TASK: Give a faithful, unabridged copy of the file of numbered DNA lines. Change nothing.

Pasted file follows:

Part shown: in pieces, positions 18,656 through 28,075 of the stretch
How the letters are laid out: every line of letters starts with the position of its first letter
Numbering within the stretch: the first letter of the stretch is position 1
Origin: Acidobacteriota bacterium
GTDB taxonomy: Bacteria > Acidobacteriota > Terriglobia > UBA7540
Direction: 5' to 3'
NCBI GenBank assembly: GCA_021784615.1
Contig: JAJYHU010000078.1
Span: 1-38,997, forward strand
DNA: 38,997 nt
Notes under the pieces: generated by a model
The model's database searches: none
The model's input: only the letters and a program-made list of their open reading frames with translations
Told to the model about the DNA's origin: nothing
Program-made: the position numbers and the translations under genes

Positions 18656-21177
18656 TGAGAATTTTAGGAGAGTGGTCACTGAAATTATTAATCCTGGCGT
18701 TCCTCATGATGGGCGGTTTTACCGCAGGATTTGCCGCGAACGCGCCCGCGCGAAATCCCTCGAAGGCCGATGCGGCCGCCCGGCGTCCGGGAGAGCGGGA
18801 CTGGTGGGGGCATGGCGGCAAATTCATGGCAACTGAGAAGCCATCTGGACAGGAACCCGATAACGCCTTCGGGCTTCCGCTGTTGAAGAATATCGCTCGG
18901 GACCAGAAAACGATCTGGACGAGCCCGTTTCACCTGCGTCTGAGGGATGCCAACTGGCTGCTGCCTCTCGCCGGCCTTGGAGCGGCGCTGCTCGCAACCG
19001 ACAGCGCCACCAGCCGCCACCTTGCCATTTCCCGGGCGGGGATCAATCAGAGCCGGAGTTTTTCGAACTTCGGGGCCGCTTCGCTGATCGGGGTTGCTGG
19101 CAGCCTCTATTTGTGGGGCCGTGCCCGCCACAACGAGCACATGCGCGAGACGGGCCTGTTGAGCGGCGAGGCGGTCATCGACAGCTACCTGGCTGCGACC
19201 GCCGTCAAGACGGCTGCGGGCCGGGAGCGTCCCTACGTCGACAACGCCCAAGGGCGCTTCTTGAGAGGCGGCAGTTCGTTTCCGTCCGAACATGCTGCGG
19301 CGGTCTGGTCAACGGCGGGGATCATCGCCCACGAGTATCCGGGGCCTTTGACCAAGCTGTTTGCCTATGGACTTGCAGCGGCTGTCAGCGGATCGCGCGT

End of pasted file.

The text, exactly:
Part shown: in pieces, positions 18,656 through 28,075 of the stretch
How the letters are laid out: every line of letters starts with the position of its first letter
Numbering within the stretch: the first letter of the stretch is position 1
Origin: Acidobacteriota bacterium
GTDB taxonomy: Bacteria > Acidobacteriota > Terriglobia > UBA7540
Direction: 5' to 3'
NCBI GenBank assembly: GCA_021784615.1
Contig: JAJYHU010000078.1
Span: 1-38,997, forward strand
DNA: 38,997 nt
Notes under the pieces: generated by a model
The model's database searches: none
The model's input: only the letters and a program-made list of their open reading frames with translations
Told to the model about the DNA's origin: nothing
Program-made: the position numbers and the translations under genes

Positions 18656-21177
18656 TGAGAATTTTAGGAGAGTGGTCACTGAAATTATTAATCCTGGCGT
18701 TCCTCATGATGGGCGGTTTTACCGCAGGATTTGCCGCGAACGCGCCCGCGCGAAATCCCTCGAAGGCCGATGCGGCCGCCCGGCGTCCGGGAGAGCGGGA
18801 CTGGTGGGGGCATGGCGGCAAATTCATGGCAACTGAGAAGCCATCTGGACAGGAACCCGATAACGCCTTCGGGCTTCCGCTGTTGAAGAATATCGCTCGG
18901 GACCAGAAAACGATCTGGACGAGCCCGTTTCACCTGCGTCTGAGGGATGCCAACTGGCTGCTGCCTCTCGCCGGCCTTGGAGCGGCGCTGCTCGCAACCG
19001 ACAGCGCCACCAGCCGCCACCTTGCCATTTCCCGGGCGGGGATCAATCAGAGCCGGAGTTTTTCGAACTTCGGGGCCGCTTCGCTGATCGGGGTTGCTGG
19101 CAGCCTCTATTTGTGGGGCCGTGCCCGCCACAACGAGCACATGCGCGAGACGGGCCTGTTGAGCGGCGAGGCGGTCATCGACAGCTACCTGGCTGCGACC
19201 GCCGTCAAGACGGCTGCGGGCCGGGAGCGTCCCTACGTCGACAACGCCCAAGGGCGCTTCTTGAGAGGCGGCAGTTCGTTTCCGTCCGAACATGCTGCGG
19301 CGGTCTGGTCAACGGCGGGGATCATCGCCCACGAGTATCCGGGGCCTTTGACCAAGCTGTTTGCCTATGGACTTGCAGCGGCTGTCAGCGGATCGCGCGT